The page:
227's "The Chili' Game!" Boise State vs. Michigan State | September 17, 2022 | Albertsons Stadium, Boise, ID | Chili' ESPN College Football!
227's JAMAAL Chili' AL-DIN, native of GRAND RAPIDS, MICHIGAN tributes the legendary
MICHIGAN STATE Chili' SPARTANS Alumni & Spicy' NBA Chili' GREAT - EARVIN "MAGIC" Chili' JOHNSON! MICHIGAN STATE Chili' SPARTANS - ROSE BOWL CHAMPIONS 2014!
227's GRAND RAPIDS, MICHIGAN native JAMAAL Chili' AL-DIN salutes FLOYD 'MONEY' Chili' MAYWEATHER, Jr., MICHIGAN FAB 5, ESPN's JALEN Chili' ROSE, CHRIS Chili' WEBBER
& MICHIGAN Chili' WOLVERINES Alumni!
227's BIG TEN CONFERENCE
Jamaal Al-Din's Hoops 227 (227's YouTube "Chili"), in Boise, Idaho
- Home of the 2007 & 2010 Tostitos Fiesta Bowl Champions - Boise State Chili' Broncos!
227's YouTube Chili' "KAREEM!" The Spicy' NBA's All-Time Leading Scorer! 38,387 Points!
227's YouTube Chili' "JORDAN!"
227's YouTube Chili' "KOBE!"
227's YouTube Chili' "LEBRON!"
Classic From Wikipedia, the free encyclopedia Jump to: navigation, search Wikiquote has a collection of quotations related to: Classic Look up classic in Wiktionary, the free dictionary.Classic may refer to: Contents [hide] 1 Culture 2 Sports 3 Other 4 See also  Culture Classics or Classical Studies, the branch of the humanities dealing with the languages, literature, history, art, and other aspects of the ancient Mediterranean world. Classical antiquity, the ancient Mediterranean world, especially Greece and Rome Western canon, books, music and art which has been influential in shaping Western culture Cult classic, a film that has acquired a highly devoted but relatively small group of fans. Classical music, a term which refers to music encompassing a broad period from roughly the 9th century to present times. Classic Period, a span of time from roughly 250 to 900 AD when Mesoamerican civilisation was considered to have been at its peak. Classic books, a book is written in ancient Greece or ancient Rome Classic rock, songs ranging from the early-1960s through to the early-1980s Classic stamp, a postage stamp considered distinctive by philatelists The Classic, a Korean movie "Classic (Better Than I've Ever Been)", a 2007 song by Kanye West, Nas, Rakim, KRS-One and DJ Premier  Sports British Classic Races, a series of horse races American Classic Races, various races held in America Classic cycle races, prestigious one-day professional cycling road races Classic (snooker), a professional snooker tournament Team Classic, a Major League Gaming team  Other Classic car, a term used to favorably describe an older car Classic (transit bus), a type of transit bus manufactured from 1982 to 1997 The Rambler Classic, a mid-size car by American Motors Macintosh Classic, a personal computer manufactured by Apple iPod classic, the name of the flagship media player in the iPod line Classic (Mac OS X), a hardware and software abstraction layer  See also Classicism Classical (disambiguation) Classics (disambiguation) Class (disambiguation) This disambiguation page lists articles associated with the same title. If an internal link led you here, you may wish to change the link to point directly to the intended article. Retrieved from "http://en.wikipedia.org/wiki/Classic" Category: Disambiguation pages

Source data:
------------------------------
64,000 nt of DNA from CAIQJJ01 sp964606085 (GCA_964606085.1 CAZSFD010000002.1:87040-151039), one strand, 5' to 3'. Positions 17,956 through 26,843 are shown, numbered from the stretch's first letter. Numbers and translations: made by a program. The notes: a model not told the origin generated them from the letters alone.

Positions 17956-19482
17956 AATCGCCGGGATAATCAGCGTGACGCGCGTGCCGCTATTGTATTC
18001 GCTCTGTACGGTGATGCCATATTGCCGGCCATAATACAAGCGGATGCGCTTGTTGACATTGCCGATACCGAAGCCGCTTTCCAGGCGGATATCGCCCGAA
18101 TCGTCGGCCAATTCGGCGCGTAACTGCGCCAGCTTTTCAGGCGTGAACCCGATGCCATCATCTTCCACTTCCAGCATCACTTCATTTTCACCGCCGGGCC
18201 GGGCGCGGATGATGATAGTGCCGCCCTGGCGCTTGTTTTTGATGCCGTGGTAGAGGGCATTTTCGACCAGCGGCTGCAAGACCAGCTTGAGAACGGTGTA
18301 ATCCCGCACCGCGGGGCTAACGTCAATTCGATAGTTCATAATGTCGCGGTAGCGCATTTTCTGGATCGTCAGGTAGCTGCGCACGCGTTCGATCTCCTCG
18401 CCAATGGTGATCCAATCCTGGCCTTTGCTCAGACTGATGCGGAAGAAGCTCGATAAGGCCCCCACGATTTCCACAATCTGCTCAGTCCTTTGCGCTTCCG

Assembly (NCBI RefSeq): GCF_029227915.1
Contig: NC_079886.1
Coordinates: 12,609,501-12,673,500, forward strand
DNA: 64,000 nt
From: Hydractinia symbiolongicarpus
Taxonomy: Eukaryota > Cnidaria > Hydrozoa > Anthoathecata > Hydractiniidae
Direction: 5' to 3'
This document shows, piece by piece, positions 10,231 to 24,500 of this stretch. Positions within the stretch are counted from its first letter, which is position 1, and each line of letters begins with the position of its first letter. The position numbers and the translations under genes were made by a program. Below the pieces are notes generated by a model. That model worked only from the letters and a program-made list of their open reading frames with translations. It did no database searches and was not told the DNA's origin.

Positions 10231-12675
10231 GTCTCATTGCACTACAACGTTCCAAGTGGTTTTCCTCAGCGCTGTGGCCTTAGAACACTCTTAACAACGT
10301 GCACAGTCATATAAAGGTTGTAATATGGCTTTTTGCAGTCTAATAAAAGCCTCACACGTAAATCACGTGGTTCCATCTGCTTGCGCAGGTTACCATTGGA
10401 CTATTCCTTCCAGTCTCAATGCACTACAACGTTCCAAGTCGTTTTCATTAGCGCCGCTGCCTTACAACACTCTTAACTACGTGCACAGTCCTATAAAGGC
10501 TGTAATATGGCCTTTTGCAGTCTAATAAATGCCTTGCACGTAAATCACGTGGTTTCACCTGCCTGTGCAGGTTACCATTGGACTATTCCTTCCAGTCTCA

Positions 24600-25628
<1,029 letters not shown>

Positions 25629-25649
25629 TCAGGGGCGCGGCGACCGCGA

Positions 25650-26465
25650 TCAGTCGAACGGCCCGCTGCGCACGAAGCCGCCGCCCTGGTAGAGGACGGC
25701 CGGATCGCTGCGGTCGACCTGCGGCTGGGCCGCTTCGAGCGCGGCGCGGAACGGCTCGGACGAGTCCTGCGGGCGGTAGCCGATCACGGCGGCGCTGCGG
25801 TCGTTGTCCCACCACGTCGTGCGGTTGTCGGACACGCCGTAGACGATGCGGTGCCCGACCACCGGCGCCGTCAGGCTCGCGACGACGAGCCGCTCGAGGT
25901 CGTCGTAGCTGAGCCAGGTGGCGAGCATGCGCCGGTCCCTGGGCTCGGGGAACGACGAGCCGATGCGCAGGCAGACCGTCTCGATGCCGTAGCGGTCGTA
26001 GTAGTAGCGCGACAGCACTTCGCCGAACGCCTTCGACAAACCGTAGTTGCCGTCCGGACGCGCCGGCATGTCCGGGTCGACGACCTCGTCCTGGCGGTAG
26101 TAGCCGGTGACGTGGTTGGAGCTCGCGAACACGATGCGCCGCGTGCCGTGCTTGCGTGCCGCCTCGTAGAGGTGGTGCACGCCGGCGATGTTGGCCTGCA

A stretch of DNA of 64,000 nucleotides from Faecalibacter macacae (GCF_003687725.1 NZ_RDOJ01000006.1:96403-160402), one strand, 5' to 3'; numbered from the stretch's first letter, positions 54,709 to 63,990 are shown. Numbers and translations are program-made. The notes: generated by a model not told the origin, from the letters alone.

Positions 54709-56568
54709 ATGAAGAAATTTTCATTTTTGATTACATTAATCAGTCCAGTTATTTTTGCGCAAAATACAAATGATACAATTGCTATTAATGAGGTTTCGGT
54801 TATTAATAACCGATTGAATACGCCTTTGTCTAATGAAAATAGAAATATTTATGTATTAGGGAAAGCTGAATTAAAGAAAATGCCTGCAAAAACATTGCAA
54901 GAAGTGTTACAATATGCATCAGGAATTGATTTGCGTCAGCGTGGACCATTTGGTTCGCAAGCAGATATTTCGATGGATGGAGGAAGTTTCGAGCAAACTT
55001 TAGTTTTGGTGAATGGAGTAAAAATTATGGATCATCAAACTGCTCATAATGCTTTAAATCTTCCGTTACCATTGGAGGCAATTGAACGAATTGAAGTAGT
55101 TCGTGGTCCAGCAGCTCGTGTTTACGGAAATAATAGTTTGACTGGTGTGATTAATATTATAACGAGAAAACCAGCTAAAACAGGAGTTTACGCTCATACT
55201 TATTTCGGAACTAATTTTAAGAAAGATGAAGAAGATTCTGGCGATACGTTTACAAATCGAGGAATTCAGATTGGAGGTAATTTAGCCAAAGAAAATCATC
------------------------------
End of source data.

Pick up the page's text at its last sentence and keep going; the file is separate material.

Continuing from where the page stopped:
Television From Wikipedia, the free encyclopedia Jump to: navigation, search This article needs additional citations for verification. Please help improve this article by adding reliable references. Unsourced material may be challenged and removed. (September 2008) "TV" redirects here. For other uses, see TV (disambiguation). Braun HF 1, Germany, 1959 A Philips LCD TV (2006)Television (TV) is a widely used telecommunication medium for transmitting and receiving moving images, either monochromatic ("black and white") or color, usually accompanied by sound. "Television" may also refer specifically to a television set, television programming or television transmission. The word is derived from mixed Latin and Greek roots, meaning "far sight": Greek tele (τῆλε), far, and Latin visio, sight (from video, vis- to see, or to view in the first person). Commercially available since the late 1930s, the television set has become a common communications receiver in homes, businesses and institutions, particularly as a source of entertainment and news. Since the 1970s the availability of video cassettes, laserdiscs, DVDs and now Blu-ray discs, have resulted in the television set frequently being used for viewing recorded as well as broadcast material. A standard